CMOs Struggle to Keep Up With Social Forecasts

By Jessica Maxwell, Associate Marketing Specialist

CMOs & Social Media

The CMO Survey from Duke's Fuqua School of Business shows that CMOs are not keeping up with plans for social media spending. At this point, social should take up 10% of marketing budgets, but the survey shows that it only takes up an average of 7.4% of the budgets. One of the main causes is most likely because of the difficulties with matching up an ROI for social investments. Only 15.9% reported that they have proven the impact of their social media budgets, and many other research has shown similar results. Despite the gap in plans, CMOs will continue to spend budget on social media; they expect to devote 10.1% of their budgets to social in the next 12 months, and 18.1% over the next 5 years. It will be interesting to see if CMOs start to follow through on their plans as ways to connect ROI to social efforts become easier for marketers.


Mobile Ads



PricewaterhouseCoopers's new study found that even when consumers are interested in the ads they see on their mobile device, they usually do not click on them. This clearly is a big problem for mobile marketers to try to reach their audiences on their mobile devices. The study looked at what are the most important parts of mobile advertising, and respondents said that duration/size of ads is the most important, followed by relevance of the ad content, and ads for services and goods specific to their location. When it comes to duration of the ads, the shorter is better, which seems to be true for most things these days; consumers want to find out what they need to know in as little time as possible. When asked for preferred mobile ad type, 25% chose banners ads, followed by mobile coupons (27%).  Mobile ads will develop with time, but marketers have a lot of things they need to think about in order to reach who they're looking for and to figure out ways to increase clicks on their ads.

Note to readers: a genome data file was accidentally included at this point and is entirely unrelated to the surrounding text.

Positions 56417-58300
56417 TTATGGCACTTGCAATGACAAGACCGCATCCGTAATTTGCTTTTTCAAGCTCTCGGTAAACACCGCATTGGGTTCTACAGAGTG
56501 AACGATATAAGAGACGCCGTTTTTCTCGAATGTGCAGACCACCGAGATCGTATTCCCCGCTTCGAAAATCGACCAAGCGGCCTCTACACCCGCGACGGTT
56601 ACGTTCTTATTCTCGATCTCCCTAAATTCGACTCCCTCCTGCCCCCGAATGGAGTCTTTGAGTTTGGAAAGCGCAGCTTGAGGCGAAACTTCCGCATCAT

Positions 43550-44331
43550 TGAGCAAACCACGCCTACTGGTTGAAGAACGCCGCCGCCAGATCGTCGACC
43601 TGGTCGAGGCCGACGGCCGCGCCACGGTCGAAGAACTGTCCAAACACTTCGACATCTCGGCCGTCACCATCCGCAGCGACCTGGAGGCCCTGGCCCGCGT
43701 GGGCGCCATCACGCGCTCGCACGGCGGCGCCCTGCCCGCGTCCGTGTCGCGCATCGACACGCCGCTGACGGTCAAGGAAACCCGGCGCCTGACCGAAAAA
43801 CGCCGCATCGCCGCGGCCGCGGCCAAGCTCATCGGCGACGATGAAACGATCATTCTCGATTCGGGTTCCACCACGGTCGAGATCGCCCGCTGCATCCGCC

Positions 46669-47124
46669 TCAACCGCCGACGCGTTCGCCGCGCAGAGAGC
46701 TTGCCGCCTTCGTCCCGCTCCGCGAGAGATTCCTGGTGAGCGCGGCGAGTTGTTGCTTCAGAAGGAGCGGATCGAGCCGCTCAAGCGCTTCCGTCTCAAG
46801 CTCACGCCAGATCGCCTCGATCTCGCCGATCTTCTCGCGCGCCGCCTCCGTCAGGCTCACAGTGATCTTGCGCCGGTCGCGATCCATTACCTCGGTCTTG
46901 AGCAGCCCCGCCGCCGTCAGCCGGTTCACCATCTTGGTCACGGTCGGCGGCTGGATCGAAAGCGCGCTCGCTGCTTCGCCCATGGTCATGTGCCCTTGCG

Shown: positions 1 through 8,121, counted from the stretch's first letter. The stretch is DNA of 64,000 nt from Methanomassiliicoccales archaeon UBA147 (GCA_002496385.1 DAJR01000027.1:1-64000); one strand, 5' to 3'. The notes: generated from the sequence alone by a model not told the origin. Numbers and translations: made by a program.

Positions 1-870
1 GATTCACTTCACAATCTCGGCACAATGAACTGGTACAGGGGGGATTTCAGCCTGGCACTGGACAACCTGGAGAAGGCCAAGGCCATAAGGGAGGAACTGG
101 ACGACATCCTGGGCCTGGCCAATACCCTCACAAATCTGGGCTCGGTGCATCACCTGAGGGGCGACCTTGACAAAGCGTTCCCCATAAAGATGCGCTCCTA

Data Quality

American companies believe that 25% of their data is inaccurate, according to Experian Quality Data. There are many different reasons for the data quality issues, some of which are human error, lack of communication between departments, and inadequate data strategy. One thing that has changed in the past couple of years is the amount of businesses using SaaS platforms to manage their data quality, but some are still using manual methods.